That Cancer Conversation


The vaccination of a generation

Season 1, Ep. 4

Last year, the World Health Organisation (WHO) announced an ambitious plan: to create a ‘cervical cancer-free future’. The potential reward is huge. If we succeed, cervical cancer will become the first cancer to be ‘eliminated’ on this scale.

Globally, cervical cancer is the fourth most common cancer in women - 99% of cases worldwide are caused by a few high-risk strains of a common virus called human papillomavirus and in many countries around the world, people are given a vaccine to prevent HPV at an early age.

Despite data from countries like Sweden and the UK showing that vaccination programmes reduce cervical cancer rates dramatically, there are still countries - such as the USA - that don't have universally accessible programmes.

We hear from Dr Ishu Kataria - Public Health Researcher at RTI International, whose work into non-communicable diseases has found her working with the UN and WHO. Right now, she and her team are working out how to get the HPV vaccine to more than 70 million girls in India.

How to find out more about Dr Kataria's work:

To read more about the topics discussed:

You can listen and subscribe for free on Apple Podcasts, Spotify and wherever you get your podcasts.


More Episodes

Friday, October 8, 2021

Black in Cancer

This episode, we're joined by Sigourney Bell, a researcher at the University of Cambridge, whose work looks to find new treatments for supratentorial ependymoma, a rare children's brain cancer.Outside of the lab, Sigourney is the co-founder of Black in Cancer, a global organisation that aims to strengthen the network between Black people in the cancer space whilst highlighting Black excellence in cancer research and medicine.During Black History Month, Black in Cancer runs a week of events across various social media platforms and organises webinars to help educate researchers, medical experts, and those affected by cancer.We hear about what the challenges are of working on a rare children's cancer, find out what led to the founding of Black in Cancer, and learn what's on the agenda from October 10th - 15th for Black in Cancer Week 2021.How to find out more about Black in Cancer:Follow Sigourney at @siggs28 on Twitter and InstagramCheck out @blackincancer on Twitter, Instagram, and TikTok.Black in Cancer websiteCheck out #BlackinCancerWeek21To read more about the topics discussed:Delivering the future of paediatric brain tumour therapy - Cancer Research UKGilbertson Lab - Cancer Research UK Cambridge InstituteThe Legacy of Henrietta Lacks - Johns Hopkins MedicineHenrietta Lacks: science must right a historical wrong - NatureHenrietta Lacks’ estate sues drug company that sold her cells - The GuardianYou can listen and subscribe for free on Apple Podcasts, Spotify and wherever you get your podcasts.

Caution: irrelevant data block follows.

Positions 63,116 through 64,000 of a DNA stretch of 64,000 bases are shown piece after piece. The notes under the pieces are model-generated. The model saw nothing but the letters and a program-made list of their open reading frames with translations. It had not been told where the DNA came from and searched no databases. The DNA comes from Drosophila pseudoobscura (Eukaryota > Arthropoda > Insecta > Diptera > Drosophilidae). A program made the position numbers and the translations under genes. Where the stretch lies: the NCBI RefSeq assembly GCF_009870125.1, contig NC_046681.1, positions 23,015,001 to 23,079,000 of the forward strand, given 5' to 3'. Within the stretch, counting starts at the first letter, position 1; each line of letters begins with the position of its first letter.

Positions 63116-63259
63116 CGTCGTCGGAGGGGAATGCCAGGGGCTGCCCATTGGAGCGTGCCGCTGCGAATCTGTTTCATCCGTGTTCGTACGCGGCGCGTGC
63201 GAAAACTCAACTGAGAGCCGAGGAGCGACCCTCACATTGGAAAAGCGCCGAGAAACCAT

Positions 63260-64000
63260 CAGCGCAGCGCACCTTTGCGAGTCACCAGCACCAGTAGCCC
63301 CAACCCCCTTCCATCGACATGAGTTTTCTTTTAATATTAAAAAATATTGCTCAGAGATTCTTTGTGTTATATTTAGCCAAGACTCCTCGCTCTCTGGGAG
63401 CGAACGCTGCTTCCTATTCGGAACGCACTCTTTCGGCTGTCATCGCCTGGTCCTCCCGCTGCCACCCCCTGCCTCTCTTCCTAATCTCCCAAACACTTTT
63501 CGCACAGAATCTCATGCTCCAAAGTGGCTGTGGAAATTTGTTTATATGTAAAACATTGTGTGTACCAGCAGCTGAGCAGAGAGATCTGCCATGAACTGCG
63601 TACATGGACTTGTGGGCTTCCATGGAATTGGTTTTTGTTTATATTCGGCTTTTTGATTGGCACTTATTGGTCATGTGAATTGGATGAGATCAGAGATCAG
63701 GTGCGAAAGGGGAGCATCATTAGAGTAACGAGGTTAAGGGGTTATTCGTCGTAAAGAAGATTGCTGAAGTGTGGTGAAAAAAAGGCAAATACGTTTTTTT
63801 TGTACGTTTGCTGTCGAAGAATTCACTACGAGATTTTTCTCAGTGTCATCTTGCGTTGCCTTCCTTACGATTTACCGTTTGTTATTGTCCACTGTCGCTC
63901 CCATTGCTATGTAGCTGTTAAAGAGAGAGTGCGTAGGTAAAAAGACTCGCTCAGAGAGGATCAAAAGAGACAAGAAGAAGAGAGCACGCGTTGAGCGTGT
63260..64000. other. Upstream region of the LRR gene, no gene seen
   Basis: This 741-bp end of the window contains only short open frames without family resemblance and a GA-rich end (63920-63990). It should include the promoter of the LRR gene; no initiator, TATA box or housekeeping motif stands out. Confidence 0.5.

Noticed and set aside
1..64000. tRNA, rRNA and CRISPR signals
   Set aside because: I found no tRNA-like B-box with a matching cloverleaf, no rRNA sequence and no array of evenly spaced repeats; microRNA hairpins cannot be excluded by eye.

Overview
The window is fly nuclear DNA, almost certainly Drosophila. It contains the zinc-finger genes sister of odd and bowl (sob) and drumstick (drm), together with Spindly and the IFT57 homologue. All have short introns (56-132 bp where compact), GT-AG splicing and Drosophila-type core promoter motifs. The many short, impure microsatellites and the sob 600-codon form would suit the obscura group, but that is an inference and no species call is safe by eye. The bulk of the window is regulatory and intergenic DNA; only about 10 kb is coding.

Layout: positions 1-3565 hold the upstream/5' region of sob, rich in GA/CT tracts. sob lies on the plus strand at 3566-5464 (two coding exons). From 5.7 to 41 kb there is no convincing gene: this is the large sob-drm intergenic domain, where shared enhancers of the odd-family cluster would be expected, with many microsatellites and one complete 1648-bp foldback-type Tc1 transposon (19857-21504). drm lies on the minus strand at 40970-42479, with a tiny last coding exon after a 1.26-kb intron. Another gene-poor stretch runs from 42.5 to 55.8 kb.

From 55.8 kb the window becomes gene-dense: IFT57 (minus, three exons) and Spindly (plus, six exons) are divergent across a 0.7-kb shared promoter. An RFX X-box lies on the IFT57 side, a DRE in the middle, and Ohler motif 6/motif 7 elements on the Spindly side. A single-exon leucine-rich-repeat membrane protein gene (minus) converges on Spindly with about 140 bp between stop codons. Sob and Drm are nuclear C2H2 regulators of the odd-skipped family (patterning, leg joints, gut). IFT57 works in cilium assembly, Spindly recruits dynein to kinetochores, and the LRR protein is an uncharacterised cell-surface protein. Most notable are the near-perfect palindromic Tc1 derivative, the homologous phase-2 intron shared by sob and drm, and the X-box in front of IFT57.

Thursday, September 2, 2021

Can we grow the treatments of tomorrow?

Season 1, Ep. 2
From malaria to multiple sclerosis, plants have given us compounds which help treat countless conditions. But could a tree growing on your street hold the next life-changing drug?From Madagascar to a Kew Gardens in London, we explore how scientists across the globe use indigenous knowledge and pharmaceutical science to help develop the treatments of tomorrow.And in a world-first, a cannabis-derived drug, known as Sativex, is being trialled in combination with chemotherapy to see if it could be used to help people with a certain type of aggressive brain cancer.The botanical history of medicine (2:04)How do we find the plant medicines of tomorrow? (6:10)The search for a chemical needle in a botanical haystack (9:09)Making drugs: converting cuttings into capsules (14:02)Is it more complex than putting a leaf in a pill? (18:28)Sativex: trialling a cannabis-derived spray on brain cancer (22:50)Do we know how cannabinoids work on brain tumour cells? (26:51)Cannabis and cancer: it's not that simple (28:43)ARISTOCRAT is a randomised phase II study of temozolomide with or without cannabinoids in patients with recurrent glioblastoma.It's being funded by The Brain Tumour Charity and co-ordinated by the Cancer Research UK Clinical Trials Unit at the University of Birmingham.ARISTOCRAT is due to begin recruiting just over 230 patients across all UK nations in early 2022.To learn more about the ARISTOCRAT trial, you can check out:World-first trial tests cannabis-based drug on aggressive brain tumours - University of LeedsGlioblastoma Research: Phase II Clinical Trial of Cannabis Derivatives - The Brain Tumour CharityIf you’d like to talk to someone, our nurses are available Monday to Friday 9-5pm on freephone 0808 800 4040.